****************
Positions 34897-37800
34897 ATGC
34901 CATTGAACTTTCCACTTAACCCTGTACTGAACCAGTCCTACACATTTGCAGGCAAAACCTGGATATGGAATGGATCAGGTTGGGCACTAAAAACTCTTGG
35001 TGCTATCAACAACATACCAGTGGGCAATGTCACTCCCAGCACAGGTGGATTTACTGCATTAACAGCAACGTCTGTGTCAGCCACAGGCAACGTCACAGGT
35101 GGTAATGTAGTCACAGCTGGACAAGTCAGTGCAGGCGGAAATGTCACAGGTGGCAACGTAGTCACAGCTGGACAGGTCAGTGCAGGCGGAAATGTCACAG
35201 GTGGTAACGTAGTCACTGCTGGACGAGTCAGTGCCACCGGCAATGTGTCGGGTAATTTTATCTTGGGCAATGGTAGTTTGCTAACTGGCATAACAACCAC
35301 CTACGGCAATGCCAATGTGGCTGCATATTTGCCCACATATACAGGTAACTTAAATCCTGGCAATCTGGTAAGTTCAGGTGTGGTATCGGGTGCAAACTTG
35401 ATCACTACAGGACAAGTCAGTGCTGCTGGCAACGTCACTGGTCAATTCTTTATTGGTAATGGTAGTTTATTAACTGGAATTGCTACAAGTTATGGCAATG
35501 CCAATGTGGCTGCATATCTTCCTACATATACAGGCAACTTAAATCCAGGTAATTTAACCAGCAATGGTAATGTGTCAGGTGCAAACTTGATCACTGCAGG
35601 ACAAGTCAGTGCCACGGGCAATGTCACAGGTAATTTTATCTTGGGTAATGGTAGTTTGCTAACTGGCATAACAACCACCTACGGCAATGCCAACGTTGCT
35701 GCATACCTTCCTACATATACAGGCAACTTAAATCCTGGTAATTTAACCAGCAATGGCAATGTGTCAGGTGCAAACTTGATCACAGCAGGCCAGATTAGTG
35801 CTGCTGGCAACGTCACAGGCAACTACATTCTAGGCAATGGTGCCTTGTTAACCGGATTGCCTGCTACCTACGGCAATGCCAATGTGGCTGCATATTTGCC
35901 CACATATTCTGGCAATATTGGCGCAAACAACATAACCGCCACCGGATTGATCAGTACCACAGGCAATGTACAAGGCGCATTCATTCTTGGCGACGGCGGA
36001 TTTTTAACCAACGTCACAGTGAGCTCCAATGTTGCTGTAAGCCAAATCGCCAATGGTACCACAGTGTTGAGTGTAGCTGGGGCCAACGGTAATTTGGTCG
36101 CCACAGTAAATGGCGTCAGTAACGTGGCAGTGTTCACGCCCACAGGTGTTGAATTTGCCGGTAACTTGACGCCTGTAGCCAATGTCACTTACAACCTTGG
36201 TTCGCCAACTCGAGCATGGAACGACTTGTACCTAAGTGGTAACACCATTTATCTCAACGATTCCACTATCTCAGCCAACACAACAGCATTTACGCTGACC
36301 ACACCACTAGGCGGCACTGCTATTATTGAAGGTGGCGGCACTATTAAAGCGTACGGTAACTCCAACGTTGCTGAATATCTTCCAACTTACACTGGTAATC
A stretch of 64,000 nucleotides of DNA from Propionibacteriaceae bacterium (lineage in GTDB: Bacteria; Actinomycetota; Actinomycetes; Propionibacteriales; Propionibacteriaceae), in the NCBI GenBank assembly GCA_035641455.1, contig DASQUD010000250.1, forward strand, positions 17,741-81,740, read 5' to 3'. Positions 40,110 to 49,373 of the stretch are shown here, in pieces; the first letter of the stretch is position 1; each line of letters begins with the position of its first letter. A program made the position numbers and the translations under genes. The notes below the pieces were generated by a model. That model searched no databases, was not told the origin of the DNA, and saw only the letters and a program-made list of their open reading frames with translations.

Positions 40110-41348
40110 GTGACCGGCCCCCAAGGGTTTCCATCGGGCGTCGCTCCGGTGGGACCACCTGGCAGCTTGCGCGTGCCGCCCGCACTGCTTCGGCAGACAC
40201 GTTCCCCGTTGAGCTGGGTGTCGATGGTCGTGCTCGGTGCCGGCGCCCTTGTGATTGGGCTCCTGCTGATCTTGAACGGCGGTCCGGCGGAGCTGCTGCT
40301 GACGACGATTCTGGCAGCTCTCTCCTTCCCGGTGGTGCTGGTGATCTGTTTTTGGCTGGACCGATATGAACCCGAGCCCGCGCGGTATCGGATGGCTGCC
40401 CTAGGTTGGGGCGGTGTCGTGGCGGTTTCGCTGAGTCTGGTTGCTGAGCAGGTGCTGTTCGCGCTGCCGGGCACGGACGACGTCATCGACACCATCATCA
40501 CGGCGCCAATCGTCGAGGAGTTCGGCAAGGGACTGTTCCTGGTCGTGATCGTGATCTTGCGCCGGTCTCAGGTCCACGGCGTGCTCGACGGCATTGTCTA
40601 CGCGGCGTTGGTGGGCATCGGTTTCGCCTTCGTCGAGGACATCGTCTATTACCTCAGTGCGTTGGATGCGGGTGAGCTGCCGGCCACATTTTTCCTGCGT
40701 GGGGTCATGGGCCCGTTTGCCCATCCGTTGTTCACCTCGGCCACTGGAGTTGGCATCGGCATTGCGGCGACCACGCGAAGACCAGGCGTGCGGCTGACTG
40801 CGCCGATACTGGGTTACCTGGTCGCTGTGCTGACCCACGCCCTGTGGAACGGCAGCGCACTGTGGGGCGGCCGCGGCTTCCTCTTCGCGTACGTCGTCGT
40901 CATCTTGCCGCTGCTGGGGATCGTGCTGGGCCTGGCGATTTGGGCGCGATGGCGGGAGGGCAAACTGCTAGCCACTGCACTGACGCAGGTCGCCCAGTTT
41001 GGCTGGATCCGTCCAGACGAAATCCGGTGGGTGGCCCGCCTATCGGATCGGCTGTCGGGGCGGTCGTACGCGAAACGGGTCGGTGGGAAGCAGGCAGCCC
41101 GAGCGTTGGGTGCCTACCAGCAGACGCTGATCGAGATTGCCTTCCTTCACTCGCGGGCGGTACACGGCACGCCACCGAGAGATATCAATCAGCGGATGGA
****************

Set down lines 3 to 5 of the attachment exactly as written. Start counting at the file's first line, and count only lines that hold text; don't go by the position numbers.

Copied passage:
34901 CATTGAACTTTCCACTTAACCCTGTACTGAACCAGTCCTACACATTTGCAGGCAAAACCTGGATATGGAATGGATCAGGTTGGGCACTAAAAACTCTTGG
35001 TGCTATCAACAACATACCAGTGGGCAATGTCACTCCCAGCACAGGTGGATTTACTGCATTAACAGCAACGTCTGTGTCAGCCACAGGCAACGTCACAGGT
35101 GGTAATGTAGTCACAGCTGGACAAGTCAGTGCAGGCGGAAATGTCACAGGTGGCAACGTAGTCACAGCTGGACAGGTCAGTGCAGGCGGAAATGTCACAG